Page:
Dec 8 – On Wednesday, Apple announced plans to enhance its encryption capabilities and augmentation of other security features. This shift will help shield user data from the eyes of cyber criminals and law enforcement alike.
According to Apple, the new security set-ups will let users add end-to-end encryption to iCloud accounts. In turn, this means that data will be decrypted only via users’ own trusted devices. Although select Apple data is already encrypted, the advanced data protection mechanisms will comprehensively cover iCloud backups, notes and photos.
As an increasing number of consumers and enterprises have started to store data in cloud-based locations, and cyber attackers have ramped up cloud attack activities, securing cloud data has become a priority for Apple and other purveyors of technology and technology solutions.
Users who opt into Apple’s new Advanced Data Protection will see protection from government overreach, law enforcement officials, and general cyber hacks. Historically, Apple has shown willingness to comply with court orders around provisioning iCloud data to law enforcement officials, but the newly minted feature is expected to put an end to this, as again, only the user will retain the encryption key needed to unlock data.
Security enhancements for iMessage have also been announced. A new contact key verification feature will allow for the verification of users’ identities via alerts.
“Apple is taking steps to put users in control of their own privacy and security by adding optional features to its popular iMessage platform supported on iPhones/iPads and Macs,” says Check Point expert Tony Sabaj.
However, the move comes with a new set of challenges. “This added layer of security is not without drawbacks, as the end user is now responsible for storing, backing up and securing their own encryption keys. From our experience in mobile security, even though Apple is taking steps to improve privacy, malicious Apps, text/iMessage phishing and zero day threats are unaffected by these measures,” Sabaj continued.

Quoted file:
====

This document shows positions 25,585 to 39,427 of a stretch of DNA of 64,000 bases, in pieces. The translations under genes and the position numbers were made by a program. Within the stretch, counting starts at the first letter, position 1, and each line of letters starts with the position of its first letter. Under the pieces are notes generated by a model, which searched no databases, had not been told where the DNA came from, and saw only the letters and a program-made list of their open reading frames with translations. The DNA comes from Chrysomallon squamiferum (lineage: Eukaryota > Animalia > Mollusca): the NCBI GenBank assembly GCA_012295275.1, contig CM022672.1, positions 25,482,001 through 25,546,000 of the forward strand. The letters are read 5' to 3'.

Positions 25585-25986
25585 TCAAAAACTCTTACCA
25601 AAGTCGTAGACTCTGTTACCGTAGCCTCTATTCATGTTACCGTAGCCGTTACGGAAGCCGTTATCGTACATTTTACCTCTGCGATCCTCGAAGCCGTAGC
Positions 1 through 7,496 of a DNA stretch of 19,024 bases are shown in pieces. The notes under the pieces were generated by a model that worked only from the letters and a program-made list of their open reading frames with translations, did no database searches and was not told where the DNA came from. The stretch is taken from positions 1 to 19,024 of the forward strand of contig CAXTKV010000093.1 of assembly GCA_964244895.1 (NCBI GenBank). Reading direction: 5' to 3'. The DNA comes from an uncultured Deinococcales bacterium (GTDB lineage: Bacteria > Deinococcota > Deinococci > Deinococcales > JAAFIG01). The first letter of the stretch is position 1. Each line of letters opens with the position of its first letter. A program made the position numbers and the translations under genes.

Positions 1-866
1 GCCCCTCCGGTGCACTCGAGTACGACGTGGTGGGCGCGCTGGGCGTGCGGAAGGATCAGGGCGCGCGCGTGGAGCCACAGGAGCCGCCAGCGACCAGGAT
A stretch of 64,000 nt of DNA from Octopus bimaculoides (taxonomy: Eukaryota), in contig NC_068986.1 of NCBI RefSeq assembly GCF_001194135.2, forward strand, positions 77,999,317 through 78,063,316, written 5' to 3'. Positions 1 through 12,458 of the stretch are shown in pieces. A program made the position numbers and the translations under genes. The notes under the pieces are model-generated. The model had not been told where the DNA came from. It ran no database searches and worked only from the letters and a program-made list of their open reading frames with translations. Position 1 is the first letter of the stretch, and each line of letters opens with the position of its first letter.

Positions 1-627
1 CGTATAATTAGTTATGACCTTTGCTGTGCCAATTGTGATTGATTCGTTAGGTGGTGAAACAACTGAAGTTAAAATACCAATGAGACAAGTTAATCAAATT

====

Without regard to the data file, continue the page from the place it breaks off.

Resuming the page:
Also on Wednesday…
Apple announced that the company will provide further support for physical security keys. Such devices either rely on NFC technology or can be plugged into devices in order to verify users. For those who want a security key to sign into an Apple ID, this feature will be available, providing an added layer of security.
Apple’s data privacy practices…
In the past, Apple’s data privacy practices have flummoxed and frustrated government and law enforcement officials. The company has worked hard to preserve its image as a champion of privacy and security within an industry that’s known for disrespecting consumer data.
In 2015, the company was lauded for pushing back against the FBI’s request for the company to crack an iPhone belonging to a terrorist who murdered 14 people. At that point in time, Apple stated that it held no sympathy for terrorists and that it respected the FBI, but that the request would affect and jeopardize the security of many iPhones – not just a single one.
Apple regularly uses the company’s prioritization of privacy as a competitive resource. Ahead of the consumer electronics show in 2019, the company ran a billboard that read “What happens on your iPhone, stays on your iPhone.” Recent TV commercials have showcased how other companies commonly handle consumer data.
For more information about this topic, please visit CNet.com. To see past CyberTalk.org coverage of Apple’s privacy practices, click here. Lastly, unpack transformative insights, and learn about how to make your organization more agile and secure when you subscribe to the Cybertalk.org newsletter.